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Ross Brawn: Can he rewrite F1 rule book?

2015-06-23 12:15

THE MAN TO TURN F1 AROUND? Former F1 team owner and technical director Ross Brawn has been named as the man to pull F1 out of the trenches..Image: AFP / Peter Steffen

LONDON, England - The mood for immediate change in the increasingly-alarmed F1 paddock is growing.

Summing up the burgeoning crisis, McLaren team boss Eric Boullier told Spain's Marca: "Drivers are not happy, the public is noticing and leaving F1."

Front and centre of the argument is Red Bull which spent the entire weekend at the Red Bull Ring insisting that the sport was spiraling towards the abyss.


The energy-drink team boss Christian Horner was quoted by the German news agency DPA thus: "Bernie Ecclestone needs to get together with Jean Todt and do something and as fast as possible. F1 is running out of time."

F1 has, however, already acknowledged collectively that it has a problem and is discussing what drastic changes should be introduced for 2017.

Ferrari's Maurizio Arrivabene told Frankfurter Allgemeine Zeitung: "We have recognised the problem but another thing is certain: we must not waste any more time."

Indeed, there is now a push to speed up the process and introduce radical changes not for 2017 but in 2016. Helmut Marko, head of Red Bull's driver development programme said: "The change in the cars should come as soon as possible. If everybody wants it, already in 2016."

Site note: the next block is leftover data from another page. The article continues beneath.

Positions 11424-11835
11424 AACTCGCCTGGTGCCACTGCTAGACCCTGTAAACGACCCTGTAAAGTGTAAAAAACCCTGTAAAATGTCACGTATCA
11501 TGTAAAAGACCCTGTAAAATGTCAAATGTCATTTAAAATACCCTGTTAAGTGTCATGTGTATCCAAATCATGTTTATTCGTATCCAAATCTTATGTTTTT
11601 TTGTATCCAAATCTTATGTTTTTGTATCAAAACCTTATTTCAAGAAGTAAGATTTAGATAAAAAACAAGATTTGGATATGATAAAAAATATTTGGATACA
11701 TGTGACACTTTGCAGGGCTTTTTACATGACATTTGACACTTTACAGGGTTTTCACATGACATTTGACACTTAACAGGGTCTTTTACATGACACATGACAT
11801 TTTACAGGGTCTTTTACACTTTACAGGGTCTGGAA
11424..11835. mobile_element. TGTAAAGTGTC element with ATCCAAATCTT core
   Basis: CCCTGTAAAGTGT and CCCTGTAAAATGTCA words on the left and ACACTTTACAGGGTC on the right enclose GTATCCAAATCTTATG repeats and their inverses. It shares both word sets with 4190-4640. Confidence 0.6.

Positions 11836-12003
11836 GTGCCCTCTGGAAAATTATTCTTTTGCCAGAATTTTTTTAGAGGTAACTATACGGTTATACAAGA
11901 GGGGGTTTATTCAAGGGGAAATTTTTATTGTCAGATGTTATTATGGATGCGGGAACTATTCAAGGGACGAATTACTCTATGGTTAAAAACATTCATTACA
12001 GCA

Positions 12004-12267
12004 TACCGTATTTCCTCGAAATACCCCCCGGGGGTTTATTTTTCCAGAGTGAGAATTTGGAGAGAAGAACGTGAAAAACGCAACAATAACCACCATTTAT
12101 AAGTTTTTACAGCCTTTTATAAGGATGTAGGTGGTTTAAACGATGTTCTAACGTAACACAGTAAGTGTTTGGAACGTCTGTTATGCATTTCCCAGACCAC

Ecclestone, the F1 supremo, was on board. The 84-year-old told Salzburger Nachrichten newspaper, arguing that the complexity of the 'power units' was the biggest problem: "We cannot wait and see - we need something simpler."

Read: Five reasons why F1 is the pits

F1 has, until now, baulked at simply scrapping the quiet but expensive turbo V6 units as it was said Mercedes would quit the sport in protest. Ecclestone insisted: "If the manufacturers want to go, they will go."

He said that also applied to Red Bull owner Dietrich Mateschitz, who is once again threatening to quit. Ecclestone again: "He is in a position where he doesn't have to ask anyone. He is frustrated and that is understandable - if he were in a position to do something about it, he would."

Former F1 driver Martin Brundle now working as a TV pundit tweeted his thoughts on the current situation:


Honda is also grappling with the current rules; Renault's problems are well known. However Ecclestone asserted: "I am confident that nobody is going to leave F1."

Red Bull's Horner, however, thinks the current governance structure of the sport was clearly not working. "Perhaps," he said, "we need an independent expert, someone who is not involved in the championship."

He suggested the former team principal at Brawn GP and former technical director at Benneton and Ferrari Ross Brawn who "understood the business and the complexity".

Horner added: "I don't think F1 can allow manufacturers such as Renault and Honda to be in this situation. Honda's new president came to the race today (Austria, 2015) and I do not think he was happy with what he saw."

Stay with Wheels24 for the 2015 F1 season – fresh reports every week.


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